Not In A Tweeting Mood!

tufted-titmouse-3

F/10.0, 1/400, ISO 400.

Tufted Titmouse

Why did the storm trooper buy an iphone?

He couldn’t find the Droid he was looking for.

Interesting Fact: Tufted Titmice often line the inner cup of their nest with hair, sometimes plucked directly from living animals. The list of hair types identified from old nests includes raccoons, opossums, mice, woodchucks, squirrels, rabbits, livestock, pets, and even humans. ( https://www.allaboutbirds.org/guide/Tufted_Titmouse/lifehistory )

 

 

I Came In Like A Wrecking Ball!

F/6.3, 1/500, ISO 400.

Black capped Chickadee 

Can your mother predict the future with cards?

Yes! She takes one look at my report card and tells me what will happen when my father gets home.

Interesting Fact: Chickadees are active, acrobatic, curious, social birds that live in flocks, often associating with woodpeckers, nuthatches, warblers, vireos, and other small woodland species. They feed on insects and seeds, but seldom perch within several feet of one another while taking food or eating. Flocks have many calls with specific meanings, and they may contain some of the characteristics of human language. ( https://www.allaboutbirds.org/guide/Black-capped_Chickadee/lifehistory )

Branch Manager

yellow-rumped-warbler

F/9.0, 1/320, ISO 500.

Yellow-Rumped Warbler

What did the tree do when the bank closed?

It started its own branch.

Interesting Fact: Male Yellow-rumped Warblers tend to forage higher in trees than females do. ( https://www.allaboutbirds.org/guide/Yellow-rumped_Warbler/lifehistory )

 

Cold Doesn’t Bother Me Anyway.

F/6.3, 1/160, ISO 320.

Dark-eyed Junco 

What do ghosts serve for dessert?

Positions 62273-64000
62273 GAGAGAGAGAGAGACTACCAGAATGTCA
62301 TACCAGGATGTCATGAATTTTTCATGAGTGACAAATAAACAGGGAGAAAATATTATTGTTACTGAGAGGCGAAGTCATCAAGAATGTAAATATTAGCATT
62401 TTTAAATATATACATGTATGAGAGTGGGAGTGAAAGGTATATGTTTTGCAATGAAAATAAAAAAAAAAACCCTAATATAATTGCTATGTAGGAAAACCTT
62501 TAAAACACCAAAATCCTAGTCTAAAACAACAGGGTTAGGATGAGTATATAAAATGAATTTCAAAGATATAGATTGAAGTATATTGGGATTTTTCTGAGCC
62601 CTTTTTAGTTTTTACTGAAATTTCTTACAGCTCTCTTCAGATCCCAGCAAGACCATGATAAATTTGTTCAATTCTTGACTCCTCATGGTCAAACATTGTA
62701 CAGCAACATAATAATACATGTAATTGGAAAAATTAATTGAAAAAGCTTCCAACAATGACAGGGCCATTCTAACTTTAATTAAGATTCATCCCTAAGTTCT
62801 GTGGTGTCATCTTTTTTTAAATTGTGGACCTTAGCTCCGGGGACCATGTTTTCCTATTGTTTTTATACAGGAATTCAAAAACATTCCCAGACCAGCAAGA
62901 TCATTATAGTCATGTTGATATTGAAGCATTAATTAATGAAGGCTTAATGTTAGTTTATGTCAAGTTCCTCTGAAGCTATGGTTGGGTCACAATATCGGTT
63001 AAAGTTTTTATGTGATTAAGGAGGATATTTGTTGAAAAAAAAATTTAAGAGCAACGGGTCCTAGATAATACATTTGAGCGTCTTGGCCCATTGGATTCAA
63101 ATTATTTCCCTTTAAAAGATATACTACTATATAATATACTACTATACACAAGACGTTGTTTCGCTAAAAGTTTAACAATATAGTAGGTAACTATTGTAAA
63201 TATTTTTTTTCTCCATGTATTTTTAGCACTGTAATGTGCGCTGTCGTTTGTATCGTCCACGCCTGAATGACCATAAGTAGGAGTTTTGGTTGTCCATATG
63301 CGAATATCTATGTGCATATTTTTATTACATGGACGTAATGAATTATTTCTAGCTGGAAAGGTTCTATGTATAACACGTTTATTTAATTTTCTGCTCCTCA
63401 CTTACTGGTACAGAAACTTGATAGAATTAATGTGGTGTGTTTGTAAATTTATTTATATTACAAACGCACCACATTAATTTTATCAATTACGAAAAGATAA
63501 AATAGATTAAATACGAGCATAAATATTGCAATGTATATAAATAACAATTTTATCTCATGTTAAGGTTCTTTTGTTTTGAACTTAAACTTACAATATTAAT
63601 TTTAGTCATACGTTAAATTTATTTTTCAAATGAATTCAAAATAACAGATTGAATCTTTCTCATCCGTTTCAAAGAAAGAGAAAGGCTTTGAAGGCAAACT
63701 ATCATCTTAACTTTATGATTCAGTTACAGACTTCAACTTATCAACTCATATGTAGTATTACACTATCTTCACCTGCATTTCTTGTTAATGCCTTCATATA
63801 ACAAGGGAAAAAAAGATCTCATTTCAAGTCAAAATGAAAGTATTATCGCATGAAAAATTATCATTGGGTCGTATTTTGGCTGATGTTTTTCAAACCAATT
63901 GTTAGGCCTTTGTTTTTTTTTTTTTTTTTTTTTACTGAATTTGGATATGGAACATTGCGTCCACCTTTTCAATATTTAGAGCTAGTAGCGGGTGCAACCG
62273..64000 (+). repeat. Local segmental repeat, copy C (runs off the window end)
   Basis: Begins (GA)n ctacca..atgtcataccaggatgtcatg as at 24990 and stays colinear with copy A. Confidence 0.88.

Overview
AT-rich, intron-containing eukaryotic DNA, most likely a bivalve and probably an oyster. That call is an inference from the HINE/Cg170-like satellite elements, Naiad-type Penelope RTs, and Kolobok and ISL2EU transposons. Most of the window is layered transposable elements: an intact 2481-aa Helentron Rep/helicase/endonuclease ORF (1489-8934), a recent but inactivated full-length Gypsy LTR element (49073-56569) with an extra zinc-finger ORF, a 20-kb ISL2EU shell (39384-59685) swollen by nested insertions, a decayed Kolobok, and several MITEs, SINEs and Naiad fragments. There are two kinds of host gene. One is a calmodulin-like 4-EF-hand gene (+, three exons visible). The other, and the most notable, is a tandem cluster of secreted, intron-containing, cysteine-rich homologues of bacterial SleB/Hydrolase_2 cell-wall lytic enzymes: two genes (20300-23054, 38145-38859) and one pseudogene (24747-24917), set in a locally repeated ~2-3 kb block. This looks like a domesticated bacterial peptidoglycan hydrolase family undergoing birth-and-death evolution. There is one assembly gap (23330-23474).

I Scream.

Interesting Fact: The female chooses the nest site, typically in a depression or niche on sloping ground, rock face, or amid the tangled roots of an upturned tree. Around people, juncos may nest in or underneath buildings. Occasionally, juncos nest above the ground on horizontal branches (rarely as high as 45 feet), window ledges, and in hanging flower pots or light fixtures. ( https://www.allaboutbirds.org/guide/Dark-eyed_Junco/lifehistory )

 

 

 

Let It Snow!

F/10.0, 1/800, ISO 250.

Dark-eyed Junco

What do you call an old snowman?

Water!

Interesting Fact: The oldest recorded Dark-eyed Junco was at least 11 years, 4 months old when it was recaptured and rereleased during banding operations in West Virginia in 2001. It had been banded in the same state in 1991. ( https://www.allaboutbirds.org/guide/Dark-eyed_Junco/lifehistory )

A Bird Does Not Sing Becauces It Has An Answer. It Sings Because It Has A Song.

F/6.3, 1/100, ISO 320.

Tufted Titmouse

What is the snowman’s breakfast?…

Frosted flakes!

Interesting Fact: The Black-crested Titmouse of Texas and Mexico has at times been considered just a form of the Tufted Titmouse. The two species hybridize where they meet, but the hybrid zone is narrow and stable over time. They differ slightly in the quality of their calls, and show genetic differences as well. ( https://www.allaboutbirds.org/guide/Tufted_Titmouse/lifehistory )